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Click here for the latest state statistics on measles:

http://www.cdph.ca.gov/HealthInfo/discond/Pages/Measles.aspx

As the Disneyland-based measles outbreak continues to spread across California and beyond, Sonoma County health officials are working behind the scenes to limit any potential outbreaks here.

New figures released Friday from the state Department of Public Health reveal 68 cases of measles have been confirmed in California, 48 of which were traced to a Disney connection. Ten other cases in other Western states and Mexico have been linked to the Anaheim park or secondary infections traced back to park visitors.

There have been no reported cases in Sonoma, Marin, Napa, Lake or Mendocino counties.

But a trio of cases have been confirmed in three other Bay Area counties: Alameda, San Mateo and Santa Clara.

That makes the outbreak “in our community,” said Sonoma County Deputy Health Officer Karen Holbrook.

“To the extent that our populations travel and go back and forth, I consider this nearby and absolutely of concern for Sonoma County,” she said.

Holbrook sent out a notice to health care clinicians on Jan. 9 to be on the lookout for anyone exhibiting signs of the highly contagious viral disease.

Twenty of the cases have no known connection to anyone who visited Disneyland recently.

“That means it’s out,” Holbrook said. “We don’t know what the exposure was. We have not yet put a ring around this outbreak. That’s of concern.”

When someone is confirmed to have the disease, health care providers typically conduct an interview to document where the person has gone and who they’ve potentially infected in other areas. County health officials in those jurisdictions are then notified, and they in turn try to manage exposure risks.

Holbrook said the county has been notified of a few local residents who have been in contact with infected people elsewhere.

One person was even given a blood test to determine if their blood showed antibodies to the disease, which would indicate they’d been exposed.

Schools, potential breeding grounds for quickly spreading diseases like measles, haven’t yet begun any protocols to stave off a potential outbreak.

Holbrook said her office likely would launch that effort in the event of a confirmed local infection.

After receiving such word from the county, Santa Rosa City Schools Director of Special Services Steve Mizera said school nurses and staff would be notified and notices would be sent home with parents. An automated phone alert may go out as well, he said.

“We’re always watching for it,” he said. “If we think there’s a local outbreak, we’ll move some resources over and then we’d notify the county.”

The good news is that most people in Sonoma County are immunized, Holbrook said.

Although parts of Sonoma County are among the state’s hotspots for parents who’ve chosen not to vaccinate their children against measles and other highly communicable diseases, the number of kindergartners not immunized against measles fell last year, she said.

In some areas of west Sonoma County, 1 in 5 children entering kindergarten have obtained so-called “personal belief exemptions” waiving vaccine requirements, according to past school records. Two Sebastopol-area districts, Twin Hills Union Elementary and Sebastopol Union Elementary, have reported personal belief exemption rates of 40 percent or higher in recent years.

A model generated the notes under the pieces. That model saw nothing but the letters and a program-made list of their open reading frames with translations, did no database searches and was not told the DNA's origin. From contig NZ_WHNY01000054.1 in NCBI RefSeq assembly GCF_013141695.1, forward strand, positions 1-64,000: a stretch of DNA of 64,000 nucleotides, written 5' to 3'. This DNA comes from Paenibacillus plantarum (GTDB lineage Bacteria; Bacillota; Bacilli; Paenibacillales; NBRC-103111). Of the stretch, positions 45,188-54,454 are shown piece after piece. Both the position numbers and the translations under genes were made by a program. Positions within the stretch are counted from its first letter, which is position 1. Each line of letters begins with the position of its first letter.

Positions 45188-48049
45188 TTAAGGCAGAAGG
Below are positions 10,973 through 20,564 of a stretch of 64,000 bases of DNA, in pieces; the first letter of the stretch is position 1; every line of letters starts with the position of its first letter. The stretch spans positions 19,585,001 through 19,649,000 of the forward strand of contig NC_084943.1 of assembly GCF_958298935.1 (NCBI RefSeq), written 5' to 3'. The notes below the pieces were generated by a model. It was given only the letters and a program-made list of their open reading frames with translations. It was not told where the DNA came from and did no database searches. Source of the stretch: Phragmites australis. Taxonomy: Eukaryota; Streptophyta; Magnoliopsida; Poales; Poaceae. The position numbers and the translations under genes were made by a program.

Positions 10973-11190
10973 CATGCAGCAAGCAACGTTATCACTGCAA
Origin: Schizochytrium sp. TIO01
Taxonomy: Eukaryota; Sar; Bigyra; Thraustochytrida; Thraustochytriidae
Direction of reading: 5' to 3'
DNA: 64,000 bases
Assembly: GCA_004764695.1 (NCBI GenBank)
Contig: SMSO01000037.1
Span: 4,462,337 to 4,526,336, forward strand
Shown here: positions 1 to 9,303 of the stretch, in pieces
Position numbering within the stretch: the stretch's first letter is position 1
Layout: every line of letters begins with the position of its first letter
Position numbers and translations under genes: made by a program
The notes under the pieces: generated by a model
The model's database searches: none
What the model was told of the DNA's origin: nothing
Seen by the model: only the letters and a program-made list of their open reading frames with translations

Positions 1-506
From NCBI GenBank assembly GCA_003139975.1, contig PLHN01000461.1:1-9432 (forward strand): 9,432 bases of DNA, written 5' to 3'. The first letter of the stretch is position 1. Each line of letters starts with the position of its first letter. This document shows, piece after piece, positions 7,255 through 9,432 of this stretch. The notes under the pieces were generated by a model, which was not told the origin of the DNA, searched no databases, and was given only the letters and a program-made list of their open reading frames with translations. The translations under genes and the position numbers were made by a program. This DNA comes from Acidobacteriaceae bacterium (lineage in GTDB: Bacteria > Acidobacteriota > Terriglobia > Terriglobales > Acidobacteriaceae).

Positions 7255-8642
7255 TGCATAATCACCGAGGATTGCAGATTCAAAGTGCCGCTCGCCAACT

This year, 91.5 percent of all kindergarteners in Sonoma County are adequately vaccinated against measles, Holbrook said.

Click here for the latest state statistics on measles:

http://www.cdph.ca.gov/HealthInfo/discond/Pages/Measles.aspx

“We do know there are pockets of under-immunized people in Sonoma County and people who are choosing to not immunize at all,” she said.

Those who are not immunized and are exposed to an infected person are at high risk.

Measles “is the most communicable disease that’s out there,” Holbrook said. “A single case will infect about 18 additional people. If you’re susceptible, it’s highly likely if you’re exposed, you’ll get it.”

Measles is a respiratory disease caused by a virus that spreads in the air through coughing and sneezing. It starts with a fever, runny nose, cough, red eyes and sore throat, and is followed by a rash that spreads all over the body.

About 3 out of 10 people who get measles will develop one or more complications, including pneumonia, ear infections or diarrhea, according to the Centers for Disease Control and Prevention. Complications, which are more common in adults and young children, can include pneumonia or encephalitis, both of which can be deadly.

The virus can remain active in the air of a room for two hours, Holbrook said, double the typical survival rate of most viruses.

The vaccine, consisting of two doses typically given after age 1 and before age 5, is safe, health professionals insist.

Holbrook urged parents who have refused vaccines for their children to re-evaluate their decisions after consulting with licensed health care providers.

Before vaccines became the norm in the 1960s, there were about 39,000 measles cases each year in California. In 2000, the disease was declared eliminated from the United States.

In 2005, there were four cases in the state, all people who were travelers, Holbrook said. Each year since then, there have been as many as 60 cases a year.

You can reach Lori A. Carter at 521-5470 or lori.carter@pressdemocrat.com. On Twitter @loriacarter.

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